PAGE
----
But who knows? Give me a few more warm, restless nights and I might come up with a plan. Either that or the perfect kickball line-up. Both are of generally the same value to me.


A couple notes: My family shares a pretty strong commitment to fairness. This, I think, explains why I love sports and economics. At least in theory, both create somewhat-artificial contexts where "fair" is the initial condition and then let independent actors duke it out for whatever it is they're seeking, constrained only by the rules of "the game" and how they play it.

My interest in both however is less in the rules or theories, but in the performance. When the situation changes, how do people react? How does something that happens in the beginning of the situation play out at the end. I'm genuinely fascinated by the decisions people make when faced with a set of circumstances, resources and constraints they only partially control.

Also, let's say we did charge people the full cost for educating their kids, what would happen? My guess: A lot more home-schooling, as well as, unfortunately, "home-schooling."

Finally, I think someone mentioned this but I don't have the time to look it up: Isn't it true that you most likely pay off the costs of your public education over the course of your life? I spent 18 years in Maryland public schools and universities and I'm thankful everyday for the education and opportunities I received. While interviewing for a job with the State of Maryland out of graduate school, I mentioned that the debt I owed to taxpayers for my education was a factor in my decision to work in the public sector.

If, all of a sudden, you stopped charging general taxpayers for educational costs, wouldn't at least some of them be getting off with a pretty sweet deal?

Monday, April 07, 2008

When the streams are ripe and swelled with rain...

Just some odds and ends for a dreary April Monday…

I cleaned my deck yesterday. It looks very nice, thanks for asking. On the advice of some friends who know these things, I opted to scrub with soap rather than power wash.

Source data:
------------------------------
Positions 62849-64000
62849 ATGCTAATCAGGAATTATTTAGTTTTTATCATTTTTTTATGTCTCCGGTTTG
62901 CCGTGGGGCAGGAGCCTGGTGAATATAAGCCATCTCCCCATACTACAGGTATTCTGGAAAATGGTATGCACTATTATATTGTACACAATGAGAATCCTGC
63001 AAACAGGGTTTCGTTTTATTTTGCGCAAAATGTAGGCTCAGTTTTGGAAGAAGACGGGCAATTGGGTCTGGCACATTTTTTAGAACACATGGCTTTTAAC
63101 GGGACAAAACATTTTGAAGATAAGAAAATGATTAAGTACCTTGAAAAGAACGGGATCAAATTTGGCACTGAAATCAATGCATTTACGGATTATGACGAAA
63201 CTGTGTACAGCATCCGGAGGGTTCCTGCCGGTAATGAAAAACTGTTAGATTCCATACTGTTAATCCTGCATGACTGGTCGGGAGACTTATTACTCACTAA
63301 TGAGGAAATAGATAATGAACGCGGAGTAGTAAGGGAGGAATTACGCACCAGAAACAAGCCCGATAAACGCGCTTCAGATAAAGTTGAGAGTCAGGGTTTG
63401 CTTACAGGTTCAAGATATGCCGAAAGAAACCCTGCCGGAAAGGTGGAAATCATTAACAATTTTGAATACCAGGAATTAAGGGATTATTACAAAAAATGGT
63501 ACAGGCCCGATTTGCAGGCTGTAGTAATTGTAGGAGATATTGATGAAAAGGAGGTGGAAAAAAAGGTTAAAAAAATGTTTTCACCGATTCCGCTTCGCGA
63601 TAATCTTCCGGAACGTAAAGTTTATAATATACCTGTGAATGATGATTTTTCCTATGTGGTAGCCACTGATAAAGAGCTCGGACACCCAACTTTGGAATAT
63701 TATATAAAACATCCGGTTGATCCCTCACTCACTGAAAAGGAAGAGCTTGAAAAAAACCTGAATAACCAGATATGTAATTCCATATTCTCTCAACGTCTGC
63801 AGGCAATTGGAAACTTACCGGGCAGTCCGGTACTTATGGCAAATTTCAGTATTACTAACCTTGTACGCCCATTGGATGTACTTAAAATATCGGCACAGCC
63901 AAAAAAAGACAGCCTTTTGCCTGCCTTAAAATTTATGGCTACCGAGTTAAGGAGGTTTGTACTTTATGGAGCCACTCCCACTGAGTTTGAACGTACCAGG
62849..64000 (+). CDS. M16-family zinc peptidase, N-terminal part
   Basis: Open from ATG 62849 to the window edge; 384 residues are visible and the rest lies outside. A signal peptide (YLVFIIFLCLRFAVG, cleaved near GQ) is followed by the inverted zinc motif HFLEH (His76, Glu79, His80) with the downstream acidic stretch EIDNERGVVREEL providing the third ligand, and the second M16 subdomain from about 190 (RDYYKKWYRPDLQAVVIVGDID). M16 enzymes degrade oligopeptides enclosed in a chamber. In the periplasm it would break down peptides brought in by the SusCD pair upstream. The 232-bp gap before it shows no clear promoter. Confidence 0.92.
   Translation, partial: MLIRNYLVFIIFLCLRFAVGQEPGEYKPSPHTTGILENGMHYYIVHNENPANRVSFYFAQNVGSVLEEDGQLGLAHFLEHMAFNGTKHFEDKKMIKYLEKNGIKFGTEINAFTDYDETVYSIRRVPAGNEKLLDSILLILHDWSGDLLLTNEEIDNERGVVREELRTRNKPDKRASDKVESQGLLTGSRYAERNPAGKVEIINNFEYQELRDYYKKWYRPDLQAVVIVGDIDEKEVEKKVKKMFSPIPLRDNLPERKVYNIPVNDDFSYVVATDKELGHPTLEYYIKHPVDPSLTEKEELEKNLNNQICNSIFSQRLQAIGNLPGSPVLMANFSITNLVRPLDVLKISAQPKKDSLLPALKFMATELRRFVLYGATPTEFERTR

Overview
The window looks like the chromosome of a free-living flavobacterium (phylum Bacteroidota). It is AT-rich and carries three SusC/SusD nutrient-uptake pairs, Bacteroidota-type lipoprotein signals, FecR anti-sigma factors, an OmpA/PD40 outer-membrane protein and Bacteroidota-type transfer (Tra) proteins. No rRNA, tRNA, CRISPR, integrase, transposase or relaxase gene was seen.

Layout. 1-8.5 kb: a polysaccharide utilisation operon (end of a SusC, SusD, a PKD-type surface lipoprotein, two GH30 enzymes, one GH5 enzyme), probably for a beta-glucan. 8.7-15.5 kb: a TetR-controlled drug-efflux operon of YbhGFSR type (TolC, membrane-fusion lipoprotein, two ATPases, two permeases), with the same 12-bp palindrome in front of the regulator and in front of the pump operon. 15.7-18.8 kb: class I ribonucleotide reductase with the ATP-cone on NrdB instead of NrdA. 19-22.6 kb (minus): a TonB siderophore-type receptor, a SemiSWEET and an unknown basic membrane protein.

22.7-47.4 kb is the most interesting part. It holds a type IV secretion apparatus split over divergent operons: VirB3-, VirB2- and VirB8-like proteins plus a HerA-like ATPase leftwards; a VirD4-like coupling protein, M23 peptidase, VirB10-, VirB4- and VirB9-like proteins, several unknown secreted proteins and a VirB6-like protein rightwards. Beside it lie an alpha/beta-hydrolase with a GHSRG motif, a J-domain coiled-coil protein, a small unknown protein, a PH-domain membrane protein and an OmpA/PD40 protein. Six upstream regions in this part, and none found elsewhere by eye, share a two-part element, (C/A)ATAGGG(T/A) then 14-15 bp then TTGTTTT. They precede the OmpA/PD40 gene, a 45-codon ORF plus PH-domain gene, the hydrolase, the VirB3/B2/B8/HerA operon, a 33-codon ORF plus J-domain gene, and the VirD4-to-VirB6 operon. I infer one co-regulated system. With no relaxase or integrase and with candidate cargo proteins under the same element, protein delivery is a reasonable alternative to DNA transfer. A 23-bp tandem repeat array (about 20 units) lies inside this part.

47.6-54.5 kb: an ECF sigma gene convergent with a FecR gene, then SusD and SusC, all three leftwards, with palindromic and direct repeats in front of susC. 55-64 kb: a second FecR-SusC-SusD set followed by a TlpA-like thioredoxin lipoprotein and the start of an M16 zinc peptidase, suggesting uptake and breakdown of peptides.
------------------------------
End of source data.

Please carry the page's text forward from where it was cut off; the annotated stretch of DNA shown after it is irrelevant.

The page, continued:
Friends who recommended this: You have temporarily lost my trust.

Cleaning a deck is prolonged misery. Seriously.

With most of the work around the house that I do – even the arduous stuff – there are usually milestones along the path to completion that bolster my spirit and keep me going. Not so with the deck cleaning.

Upon completing the task, I hobbled inside and collapsed on the couch, drawing inexplicable laughter from my usually-supportive wife. Feebly, I asked her what was so funny.

"People wash decks everyday for a living," she said.

"Yeah, but ours is bigger than most."



"We knew we were going to win."

The sweet reward of yesterday's work was watching the Orioles game on the DVR. I dutifully watched them fail to muster any offense against Felix Hernandez for eight innings, and not once thought of stopping the game. Probably because I couldn't move my arm enough to lift the remote.

Nevertheless, as soon as Nick Markakis hit a double to lead off the ninth, I paused the game and called Abbzug into the room. Something's going to happen, I thought.

And, sure enough, with a few singles, a passed ball and a little bit of luck the Worst Team In Baseball (this year's Orioles) had managed to win their fourth-straight (now five, after another one-run win today!) since losing on opening day.

I know I'm usually the first in line for the orange Kool-Aid, but damn if it didn't feel great to get this win and, more importantly, to hear Dave Trembely say afterward in his press conference: "When Markakis hit that double, we knew we were going to win."

The Orioles have been quitters for the past decade – see last year's 13-31 record in one-run games for starters, then try the annual mid-summer collapse for your main course.

But maybe things really are starting to change.

Now, does anyone have a napkin I can use to wipe off this orange moustache?


Our local politics reporter from The Sun has a great piece totally unrelated to our county. In this Op/Ed, Larry Carson writes about his experience covering the city beat in Baltimore for the News American during the riots that followed Rev. Martin Luther King Jr.'s assassination.

Walking up Gay Street - past burning storefronts, past looters carrying suitcases through the broken display window of a pawn shop, and past Baltimore police cars racing by on their way from one riot call to another - I could hardly take it all in.

That Monday after the Rev. Martin Luther King Jr.'s murder was chaos in East Baltimore, where I struggled as a raw, 23-year-old police reporter for the News American to gather information. Strangely, none of the looters gave me a second glance, and I was calm and unafraid. Young, white, with short hair and wearing a sportcoat and tie, I probably looked like a police officer. I overheard several actual officers lamenting that since the new emphasis on civil rights, they had to arrest suspects instead of taking them around a corner and beating them.

One black man who passed me shook his head and said it was a "shame" what was happening all around us.

And it was. Nobody deserved to have his business ruined, his home burned, his possessions stolen. It was tragic, but then so were the years of injustices to Baltimore's African-Americans - confined to "their" schools and neighborhoods by racial prejudice, unable to find the kinds of jobs and opportunities whites had, yet spurred by the hopes that Dr. King aroused in all of us.
It's actually much more than a snapshot of that time and those riots, however, as it delves into Carson's experience growing up in a segregated Baltimore. You should probably just go ahead and read the whole thing.